A democracy is nothing more than a system of political equality, giving all its citizens an equal voice in the electoral process and voting franchise. Rich and poor, intellectual and worker, disabled and healthy, are all given an equal role in the governing process, insofar as they all have the same vote.
Let me add that democracy is the best of all systems, since it distributes power among all its citizens, with the result that any tendency on the part of one or more individuals to obtaining absolute power is checked and limited. Democracy, however, does not mean that all of us are equal. I may be a good lawyer, but I will never be a professional tennis player, a concert pianist, or even a rock star.
It follows from this that not all opinions and ideas should be given the same
toleration and given the same sort of respect. Thus, this misinterpretation of democracy, which is nothing more than a political system, leads to the mistaken view that morality is solely an individual matter and has no reference to any form of absolute truth.
The third source of the error of moral relativism is what has come to be called "political correctness." We, all of us, want to fit in and not publicly oppose what I hesitate, but must call, the current propaganda and jargon that is constantly and continuously inflicted on us all. We fall in with whatever, as it were, is in the air. All of us know that greed and the worship of material goods and money as a final end is not only wrong, but absurd.
Political correctness forces us publicly to say otherwise. What then can we say? Is it better to apprehend truth on the basis of what each person regards as personally appropriate for their particular situation or put it another way, what the particular age or Zeitgeist recommends at any particular time.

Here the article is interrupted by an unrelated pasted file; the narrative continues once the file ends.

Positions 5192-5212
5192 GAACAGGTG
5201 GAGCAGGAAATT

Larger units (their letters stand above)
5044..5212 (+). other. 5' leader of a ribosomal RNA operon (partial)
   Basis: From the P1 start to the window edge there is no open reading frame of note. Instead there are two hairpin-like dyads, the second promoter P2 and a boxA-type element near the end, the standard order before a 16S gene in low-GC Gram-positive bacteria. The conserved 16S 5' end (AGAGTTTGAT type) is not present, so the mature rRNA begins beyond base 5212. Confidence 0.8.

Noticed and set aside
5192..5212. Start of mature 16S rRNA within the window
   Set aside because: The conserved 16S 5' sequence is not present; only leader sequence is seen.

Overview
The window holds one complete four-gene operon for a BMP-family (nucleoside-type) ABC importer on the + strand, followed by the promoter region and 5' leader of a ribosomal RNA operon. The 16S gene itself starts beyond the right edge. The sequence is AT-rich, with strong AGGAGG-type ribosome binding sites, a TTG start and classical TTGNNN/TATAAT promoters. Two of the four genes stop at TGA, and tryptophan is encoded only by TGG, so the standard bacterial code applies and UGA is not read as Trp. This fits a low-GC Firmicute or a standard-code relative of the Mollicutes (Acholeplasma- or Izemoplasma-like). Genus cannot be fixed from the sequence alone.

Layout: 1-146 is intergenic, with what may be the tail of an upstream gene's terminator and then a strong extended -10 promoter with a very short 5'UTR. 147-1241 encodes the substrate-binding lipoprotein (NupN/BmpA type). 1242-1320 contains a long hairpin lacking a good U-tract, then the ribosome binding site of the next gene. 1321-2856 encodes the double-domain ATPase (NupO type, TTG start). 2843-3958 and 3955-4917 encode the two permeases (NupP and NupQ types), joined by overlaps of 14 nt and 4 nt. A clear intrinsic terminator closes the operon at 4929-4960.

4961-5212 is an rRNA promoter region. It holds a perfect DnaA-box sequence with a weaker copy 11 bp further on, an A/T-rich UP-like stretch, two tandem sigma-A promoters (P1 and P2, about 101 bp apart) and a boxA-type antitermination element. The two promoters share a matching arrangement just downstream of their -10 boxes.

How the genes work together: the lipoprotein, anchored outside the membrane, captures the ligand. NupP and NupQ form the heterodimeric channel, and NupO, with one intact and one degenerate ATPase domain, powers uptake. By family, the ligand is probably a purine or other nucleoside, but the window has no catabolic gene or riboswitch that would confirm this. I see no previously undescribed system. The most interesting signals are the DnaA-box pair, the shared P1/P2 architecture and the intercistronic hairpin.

I admit that so-called fixed moral rules can and do lead to great human suffering if they are not carefully examined from age to age and from generation to generation.
Since human beings and human nature are in some sense corrupt, that corruption will operate in the name of a fixed morality to bring about and create wrong and moral errors, such as slavery, the oppression of women, or any other form of injustice. Corrupt human beings and their leaders will use morality and moral rules for whatever corrupt political purpose they may have, whether to gain power for themselves over less powerful and unfavored groups, or simply to get more money.
The sources of moral relativism—the media, greed, and misleading political thinking—mean that, as an idea, it has little or no value. Political correctness, the forces of greed, and corrupt political leadership say to us that adultery and casual sexual liaisons are perfectly fine. We all know within our hearts and spirits that they are not. The media says through bombarding us with pornographic images that that is ok. We all know within our hearts it is not. We all know that the single minded desire for material goods and wealth as a value system is totally bereft of any intellectual validity. We are told by our corporate and political leaders that this should be our lodestar.
In short, we, within our deepest levels of consciousness as human beings, do believe that there are absolute moral norms and absolute truth. We call this natural law, for want of a better word. We all agree that we should be nice to the people around us. Christianity tells us to love our neighbor. In some sense, there is a universal thought system of moral law that informs and permeates our entire society. I am not convinced that what is purveyed by the media, what is in the air, or what is mistaken as tolerance constitutes any sort of truth. Some things are true, and others are not. I am not prepared to have the source of my thinking and life principles, molded by whatever happens to be faddish or fashionable, imposed on me and all of us for reasons of personal financial gain on the part of its makers, who inflict these corrupt ideas on us, solely for the purpose of attaining power.